Britta Eder’s list of phone contacts is full of people the German state considers to be criminals. As a defense lawyer in Hamburg, her client list includes anti-fascists, people who campaign against nuclear power, and members of the PKK, a banned militant Kurdish nationalist organization.
For her clients’ sake, she’s used to being cautious on the phone. “When I talk on the phone I always think, maybe I’m not alone,” she says. That self-consciousness even extends to phone calls with her mother.
But when Hamburg passed new legislation in 2019 allowing police to use data analytics software built by the CIA-backed company Palantir, she feared she could be pulled further into the big data dragnet. A feature of Palantir’s Gotham platform allows police to map networks of phone contacts, placing people like Eder—who are connected to alleged criminals but are not criminals themselves—effectively under surveillance.
“I thought, this is the next step in police trying to get more possibilities to observe people without any concrete evidence linking them to a crime,” Eder says. So she decided to become one of 11 claimants trying to get the Hamburg law annulled. Yesterday, they succeeded.
A top German court ruled the Hamburg law unconstitutional and issued strict guidelines for the first time about how automatic data analysis tools like Palantir’s can be used by police, and it warned against the inclusion of data belonging to bystanders, such as witnesses or lawyers like Eder. The ruling said that the Hamburg law, and a similar law in Hesse, “allow police, with just one click, to create comprehensive profiles of persons, groups, and circles,” without differentiating between suspected criminals and people who are connected to them.
The decision did not ban Palantir’s Gotham tool but limited the way police can use it. “Eder’s risk of being flagged or having her data processed by Palantir will now be dramatically reduced,” says Bijan Moini, head of legal of the Berlin-based Society for Civil Rights (GFF), which brought the case to court.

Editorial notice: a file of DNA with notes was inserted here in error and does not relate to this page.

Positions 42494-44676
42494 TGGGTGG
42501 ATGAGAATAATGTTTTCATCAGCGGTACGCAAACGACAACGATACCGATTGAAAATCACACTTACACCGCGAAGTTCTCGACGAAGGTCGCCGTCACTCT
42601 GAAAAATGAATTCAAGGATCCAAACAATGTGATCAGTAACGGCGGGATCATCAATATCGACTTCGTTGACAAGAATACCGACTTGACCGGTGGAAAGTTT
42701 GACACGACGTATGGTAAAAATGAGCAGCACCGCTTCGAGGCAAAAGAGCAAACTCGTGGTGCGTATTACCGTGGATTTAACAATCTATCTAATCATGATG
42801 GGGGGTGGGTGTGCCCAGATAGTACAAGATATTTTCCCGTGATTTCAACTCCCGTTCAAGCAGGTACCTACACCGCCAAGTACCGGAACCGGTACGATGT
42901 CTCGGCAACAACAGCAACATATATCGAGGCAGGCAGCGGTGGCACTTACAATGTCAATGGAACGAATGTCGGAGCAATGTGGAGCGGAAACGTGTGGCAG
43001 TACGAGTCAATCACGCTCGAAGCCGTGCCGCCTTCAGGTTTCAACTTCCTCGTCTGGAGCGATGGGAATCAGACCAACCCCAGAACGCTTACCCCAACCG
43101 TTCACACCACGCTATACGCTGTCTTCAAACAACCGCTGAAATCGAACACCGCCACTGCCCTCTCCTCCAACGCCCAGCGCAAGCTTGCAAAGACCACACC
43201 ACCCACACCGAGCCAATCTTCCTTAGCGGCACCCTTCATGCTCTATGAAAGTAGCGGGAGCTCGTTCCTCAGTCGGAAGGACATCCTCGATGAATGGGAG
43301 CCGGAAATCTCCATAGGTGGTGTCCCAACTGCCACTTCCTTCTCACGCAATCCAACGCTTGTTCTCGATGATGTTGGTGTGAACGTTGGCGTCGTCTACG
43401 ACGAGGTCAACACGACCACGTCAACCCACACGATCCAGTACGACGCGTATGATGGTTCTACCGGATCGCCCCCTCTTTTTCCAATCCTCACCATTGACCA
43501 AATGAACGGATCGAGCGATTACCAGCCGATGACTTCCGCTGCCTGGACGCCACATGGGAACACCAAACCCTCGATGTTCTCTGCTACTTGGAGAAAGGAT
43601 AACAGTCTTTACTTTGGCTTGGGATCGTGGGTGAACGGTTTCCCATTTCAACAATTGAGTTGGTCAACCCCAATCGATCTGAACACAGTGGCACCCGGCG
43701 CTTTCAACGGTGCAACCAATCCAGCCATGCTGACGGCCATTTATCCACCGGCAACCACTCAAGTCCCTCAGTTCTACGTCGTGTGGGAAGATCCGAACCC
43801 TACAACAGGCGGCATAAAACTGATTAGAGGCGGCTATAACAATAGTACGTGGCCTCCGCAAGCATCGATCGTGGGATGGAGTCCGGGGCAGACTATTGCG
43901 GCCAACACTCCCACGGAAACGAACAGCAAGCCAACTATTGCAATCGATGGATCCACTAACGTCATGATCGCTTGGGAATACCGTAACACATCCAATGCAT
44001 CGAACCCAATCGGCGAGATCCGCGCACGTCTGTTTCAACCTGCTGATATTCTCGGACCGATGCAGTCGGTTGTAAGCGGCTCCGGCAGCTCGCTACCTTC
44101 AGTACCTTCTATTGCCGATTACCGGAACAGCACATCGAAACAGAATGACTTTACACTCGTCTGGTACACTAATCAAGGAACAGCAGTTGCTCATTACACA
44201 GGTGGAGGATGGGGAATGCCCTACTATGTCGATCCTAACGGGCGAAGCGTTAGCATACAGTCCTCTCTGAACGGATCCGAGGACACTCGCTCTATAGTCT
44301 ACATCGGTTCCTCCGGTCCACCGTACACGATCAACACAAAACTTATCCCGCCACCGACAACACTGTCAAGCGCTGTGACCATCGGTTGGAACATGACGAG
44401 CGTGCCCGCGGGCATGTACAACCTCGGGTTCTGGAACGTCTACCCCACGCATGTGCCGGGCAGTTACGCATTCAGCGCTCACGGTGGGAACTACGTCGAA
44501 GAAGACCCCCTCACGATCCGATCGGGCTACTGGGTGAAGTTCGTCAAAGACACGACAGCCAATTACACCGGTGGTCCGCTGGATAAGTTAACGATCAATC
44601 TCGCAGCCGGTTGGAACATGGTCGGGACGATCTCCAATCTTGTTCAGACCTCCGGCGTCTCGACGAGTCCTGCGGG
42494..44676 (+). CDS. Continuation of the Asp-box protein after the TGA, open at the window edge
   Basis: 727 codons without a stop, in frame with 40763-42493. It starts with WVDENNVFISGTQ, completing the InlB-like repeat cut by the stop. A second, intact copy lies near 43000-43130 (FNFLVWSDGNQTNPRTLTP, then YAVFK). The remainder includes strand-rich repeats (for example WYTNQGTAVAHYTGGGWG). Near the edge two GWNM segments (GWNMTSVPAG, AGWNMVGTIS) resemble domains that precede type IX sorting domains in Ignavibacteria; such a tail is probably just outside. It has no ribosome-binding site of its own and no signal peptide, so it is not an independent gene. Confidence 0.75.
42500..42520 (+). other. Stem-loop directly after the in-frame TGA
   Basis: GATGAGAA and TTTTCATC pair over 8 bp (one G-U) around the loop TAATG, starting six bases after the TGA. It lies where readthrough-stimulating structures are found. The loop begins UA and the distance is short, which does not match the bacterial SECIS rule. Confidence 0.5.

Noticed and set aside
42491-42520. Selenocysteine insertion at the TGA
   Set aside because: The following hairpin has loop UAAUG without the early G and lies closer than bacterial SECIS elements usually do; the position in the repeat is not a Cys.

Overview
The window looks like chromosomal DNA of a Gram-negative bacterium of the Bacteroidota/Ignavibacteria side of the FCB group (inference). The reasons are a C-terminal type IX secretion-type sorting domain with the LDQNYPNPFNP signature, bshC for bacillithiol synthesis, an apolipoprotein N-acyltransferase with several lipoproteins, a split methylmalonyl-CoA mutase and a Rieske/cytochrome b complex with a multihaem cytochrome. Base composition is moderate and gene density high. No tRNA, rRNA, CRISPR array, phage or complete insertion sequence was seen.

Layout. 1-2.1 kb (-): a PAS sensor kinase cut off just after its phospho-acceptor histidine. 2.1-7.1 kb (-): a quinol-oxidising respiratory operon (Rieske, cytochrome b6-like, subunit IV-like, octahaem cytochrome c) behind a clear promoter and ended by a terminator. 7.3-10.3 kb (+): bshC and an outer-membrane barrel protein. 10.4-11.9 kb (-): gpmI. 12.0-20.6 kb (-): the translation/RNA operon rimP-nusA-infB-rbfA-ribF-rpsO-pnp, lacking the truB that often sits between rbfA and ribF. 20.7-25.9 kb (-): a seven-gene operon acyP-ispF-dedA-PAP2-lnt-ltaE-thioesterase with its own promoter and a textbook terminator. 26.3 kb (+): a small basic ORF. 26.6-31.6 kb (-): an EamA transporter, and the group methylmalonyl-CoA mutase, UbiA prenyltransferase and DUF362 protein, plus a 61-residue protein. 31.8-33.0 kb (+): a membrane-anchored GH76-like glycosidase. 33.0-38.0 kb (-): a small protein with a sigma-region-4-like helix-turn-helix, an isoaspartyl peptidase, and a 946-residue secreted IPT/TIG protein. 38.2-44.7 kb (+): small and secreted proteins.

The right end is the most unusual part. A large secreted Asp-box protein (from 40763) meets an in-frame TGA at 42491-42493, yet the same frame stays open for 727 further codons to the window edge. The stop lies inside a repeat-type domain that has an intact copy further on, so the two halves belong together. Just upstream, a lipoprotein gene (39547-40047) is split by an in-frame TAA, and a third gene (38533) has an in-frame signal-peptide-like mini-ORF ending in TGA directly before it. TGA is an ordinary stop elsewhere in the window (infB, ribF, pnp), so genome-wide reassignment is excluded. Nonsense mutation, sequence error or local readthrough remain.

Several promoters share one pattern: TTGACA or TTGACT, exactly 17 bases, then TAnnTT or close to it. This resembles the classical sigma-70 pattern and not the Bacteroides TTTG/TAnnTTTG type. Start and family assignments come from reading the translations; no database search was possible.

Although Palantir was not the ruling’s target, the decision still dealt a blow to the 19-year-old company’s police ambitions in Europe’s biggest market. Cofounded by billionaire Peter Thiel, who remains the chairman, Palantir helps police clients connect disparate databases and pull huge amounts of people’s data into an accessible well of information. But the guidance issued by Germany’s court can influence similar decisions across the rest of the European Union, says Sebastian Golla, assistant professor for criminology at Ruhr University Bochum, who wrote the complaint against Hamburg’s Palantir law. “I think this will have a bigger impact than just in Germany.”
During the court proceedings, the head of the Hessian State Criminal Police argued in favor of the way they wanted to use Palantir by citing the successes of the software, known locally as “Hessendata.” In December, police were able to find a suspect implicated in Germany’s attempted coup (when a far-right group was arrested for plotting to violently overthrow the government) because Hessendata was able to connect a phone number flagged through phone tapping with a number once submitted in connection to a noncriminal traffic accident.
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